Science Questions

How do pain medications target pain?

Sun, 6th Mar 2011

Listen Now    Download as mp3 from the show Aspirin's Anniversary


Andrew McCluskey asked:

Dear Naked Scientists,


I was wondering how Pain relief drugs target pain, and why we don't just go numb in random parts of the body? I hope you can help me in this,




Andrew McCluskey


We put this to Tim Warner from Barts and the London School of Medicine and Dentistry...

Tim -   The explanation for this lies in what causes the pain and how we experience it.  If we imagine, for instance, pain coming from something like a damaged tissue - you could think of something like an arthritic knee for instance.  In that knee, there's a local generation of factors that sensitise the local pain nerve endings.  So that local sensitisation depends upon what's happening locally in the knee and then to the nervous pathways, this is then taken as a signal to the brain where we perceive the pain.  And so, that part of our perception depends on what's happening in the central nervous system. 

So we have that as an idea in our heads.  We can think about how the pain-relieving Pills_painkillersdrugs work.  The non-steroidal drugs that we use for muscle, joint aches and pains, and other drugs like ibuprofen, they stop the formation of the sensitising factors  - in this example, the knee, and only the arthritic knee is making the factors.  Itís only there that the ibuprofen-type drugs act, and so, we feel less pain in our inflamed knee.  And at the same time, the other knee doesnít go numb because it isnít making the sensitising factors.  So there's nothing there for ibuprofen to inhibit.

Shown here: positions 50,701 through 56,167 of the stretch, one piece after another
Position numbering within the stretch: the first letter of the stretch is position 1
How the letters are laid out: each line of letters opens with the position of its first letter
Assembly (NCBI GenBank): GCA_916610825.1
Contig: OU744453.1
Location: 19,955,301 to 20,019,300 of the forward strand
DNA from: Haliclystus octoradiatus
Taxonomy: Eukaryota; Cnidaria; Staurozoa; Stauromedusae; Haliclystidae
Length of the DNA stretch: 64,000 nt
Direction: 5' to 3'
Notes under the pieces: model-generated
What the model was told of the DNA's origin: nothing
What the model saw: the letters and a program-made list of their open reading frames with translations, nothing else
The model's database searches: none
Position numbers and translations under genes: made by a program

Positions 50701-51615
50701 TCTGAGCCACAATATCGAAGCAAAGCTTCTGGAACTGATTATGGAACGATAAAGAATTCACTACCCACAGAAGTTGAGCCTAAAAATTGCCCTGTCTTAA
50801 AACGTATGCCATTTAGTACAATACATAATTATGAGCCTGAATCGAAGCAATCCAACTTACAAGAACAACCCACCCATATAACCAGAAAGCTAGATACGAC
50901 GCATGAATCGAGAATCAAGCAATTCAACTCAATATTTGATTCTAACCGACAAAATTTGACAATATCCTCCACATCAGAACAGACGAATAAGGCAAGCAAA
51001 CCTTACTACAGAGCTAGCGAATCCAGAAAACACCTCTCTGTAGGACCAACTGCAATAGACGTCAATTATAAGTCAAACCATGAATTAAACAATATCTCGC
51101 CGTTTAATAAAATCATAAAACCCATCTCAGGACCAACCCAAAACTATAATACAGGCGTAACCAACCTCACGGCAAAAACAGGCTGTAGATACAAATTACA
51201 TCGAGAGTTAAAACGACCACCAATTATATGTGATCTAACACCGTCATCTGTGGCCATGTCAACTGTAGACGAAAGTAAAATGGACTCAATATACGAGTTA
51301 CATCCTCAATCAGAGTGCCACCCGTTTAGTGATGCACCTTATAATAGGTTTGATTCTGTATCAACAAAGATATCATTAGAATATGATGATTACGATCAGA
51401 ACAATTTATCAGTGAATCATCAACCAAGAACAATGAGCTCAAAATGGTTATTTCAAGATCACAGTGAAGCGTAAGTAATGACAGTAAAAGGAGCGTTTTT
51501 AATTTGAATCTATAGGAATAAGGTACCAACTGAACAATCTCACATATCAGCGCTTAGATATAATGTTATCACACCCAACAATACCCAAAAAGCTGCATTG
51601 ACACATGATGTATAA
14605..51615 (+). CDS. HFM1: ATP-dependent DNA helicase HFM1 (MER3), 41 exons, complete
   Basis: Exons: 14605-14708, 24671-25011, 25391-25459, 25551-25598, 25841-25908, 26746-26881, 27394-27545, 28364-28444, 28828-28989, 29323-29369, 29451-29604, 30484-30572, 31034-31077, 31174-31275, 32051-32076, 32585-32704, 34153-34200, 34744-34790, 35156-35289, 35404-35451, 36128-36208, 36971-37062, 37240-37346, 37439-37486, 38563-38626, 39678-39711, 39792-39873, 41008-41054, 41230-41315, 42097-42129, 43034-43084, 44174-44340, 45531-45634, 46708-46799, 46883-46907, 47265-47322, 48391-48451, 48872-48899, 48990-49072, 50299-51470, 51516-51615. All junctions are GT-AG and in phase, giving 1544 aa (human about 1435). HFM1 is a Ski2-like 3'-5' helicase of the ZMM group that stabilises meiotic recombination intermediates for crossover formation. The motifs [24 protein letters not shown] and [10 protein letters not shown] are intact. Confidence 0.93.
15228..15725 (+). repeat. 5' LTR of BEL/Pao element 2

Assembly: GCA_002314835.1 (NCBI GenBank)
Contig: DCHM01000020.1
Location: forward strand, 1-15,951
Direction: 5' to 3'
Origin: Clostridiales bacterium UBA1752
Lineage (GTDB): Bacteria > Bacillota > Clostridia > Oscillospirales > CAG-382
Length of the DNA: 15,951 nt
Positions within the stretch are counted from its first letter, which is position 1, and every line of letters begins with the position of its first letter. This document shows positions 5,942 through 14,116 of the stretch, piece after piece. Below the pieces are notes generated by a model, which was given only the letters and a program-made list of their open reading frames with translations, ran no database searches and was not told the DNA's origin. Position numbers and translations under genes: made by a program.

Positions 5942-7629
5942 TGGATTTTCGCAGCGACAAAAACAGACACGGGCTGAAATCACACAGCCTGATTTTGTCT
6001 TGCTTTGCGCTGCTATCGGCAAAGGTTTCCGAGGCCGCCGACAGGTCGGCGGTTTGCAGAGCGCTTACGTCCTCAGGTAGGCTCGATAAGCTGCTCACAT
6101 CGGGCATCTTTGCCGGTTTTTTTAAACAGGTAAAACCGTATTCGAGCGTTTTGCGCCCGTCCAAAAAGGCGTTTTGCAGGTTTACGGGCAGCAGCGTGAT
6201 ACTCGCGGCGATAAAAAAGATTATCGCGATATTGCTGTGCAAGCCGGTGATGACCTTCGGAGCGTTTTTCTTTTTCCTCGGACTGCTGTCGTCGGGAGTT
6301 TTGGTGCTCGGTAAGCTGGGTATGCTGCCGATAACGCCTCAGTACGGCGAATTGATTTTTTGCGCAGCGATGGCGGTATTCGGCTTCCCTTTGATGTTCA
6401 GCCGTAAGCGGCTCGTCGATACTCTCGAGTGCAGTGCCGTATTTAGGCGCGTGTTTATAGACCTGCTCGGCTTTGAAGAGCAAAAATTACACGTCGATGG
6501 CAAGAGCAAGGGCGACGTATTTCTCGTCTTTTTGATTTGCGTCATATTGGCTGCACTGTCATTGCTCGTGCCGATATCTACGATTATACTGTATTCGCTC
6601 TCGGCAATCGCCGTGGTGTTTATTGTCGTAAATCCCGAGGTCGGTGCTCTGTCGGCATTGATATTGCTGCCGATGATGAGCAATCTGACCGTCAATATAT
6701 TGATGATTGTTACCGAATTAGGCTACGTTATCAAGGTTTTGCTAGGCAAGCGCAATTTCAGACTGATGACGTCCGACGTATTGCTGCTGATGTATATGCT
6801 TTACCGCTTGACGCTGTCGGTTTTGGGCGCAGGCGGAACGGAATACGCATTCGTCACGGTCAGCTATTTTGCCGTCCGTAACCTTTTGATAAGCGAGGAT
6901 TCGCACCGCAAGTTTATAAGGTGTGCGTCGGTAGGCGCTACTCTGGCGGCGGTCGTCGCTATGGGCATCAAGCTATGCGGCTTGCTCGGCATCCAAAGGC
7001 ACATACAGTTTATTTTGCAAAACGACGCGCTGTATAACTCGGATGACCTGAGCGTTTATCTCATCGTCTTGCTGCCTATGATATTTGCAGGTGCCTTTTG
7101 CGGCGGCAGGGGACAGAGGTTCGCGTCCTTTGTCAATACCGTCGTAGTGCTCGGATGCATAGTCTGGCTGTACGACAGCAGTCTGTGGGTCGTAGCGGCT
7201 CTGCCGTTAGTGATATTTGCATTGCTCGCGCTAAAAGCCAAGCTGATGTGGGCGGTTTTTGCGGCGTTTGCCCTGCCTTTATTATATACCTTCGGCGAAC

If you had a more intense pain, say an operation on your knee, so you might use something stronger such as a morphine type drug, and those ones do work within the central nervous system.  So those drugs are going to cut down the signals in the brain, coming from the nerve collections in the knee, and so, they cut down the sensation of pain by a central effect in the brain, and not by acting locally in the knee like ibuprofen.  But because they act centrally, they have a tendency to also generally dampen down pain pathways.  So to some extent, you may have a feeling of numbness somewhere else.


Subscribe Free

Related Content


Make a comment

Pain relief drugs (like aspirin and ibuprofen) don't actually 'target' spots in your body, they simply are dispersed around your whole body and thus the part of your body (brain) that is experiencing pain will be numbed. The drugs are designed not to have adverse effects as they move about your body, but because they are so general and because your body treats them essentially like a foreign substance, your body can become accustomed to processing these chemicals and over time will become quite efficient at moving the substance through the various filters in your body (e.g. liver) and the drugs will essentially become less effective because your body has become more effective at getting rid of them. Tay, Wed, 2nd Mar 2011

come to see.Thanks amanda25, Thu, 17th Mar 2011

There are at least 2 types of pain medications: 1) aspirin, tylenol, etc. which reduce inflammation 2) narcotics opiods which work on pain receptors in the brain. all pain comes from the brain, not the body part that is inflamed or injured. billferguson, Sun, 27th Mar 2011

See the whole discussion | Make a comment

Not working please enable javascript
Powered by UKfast
Genetics Society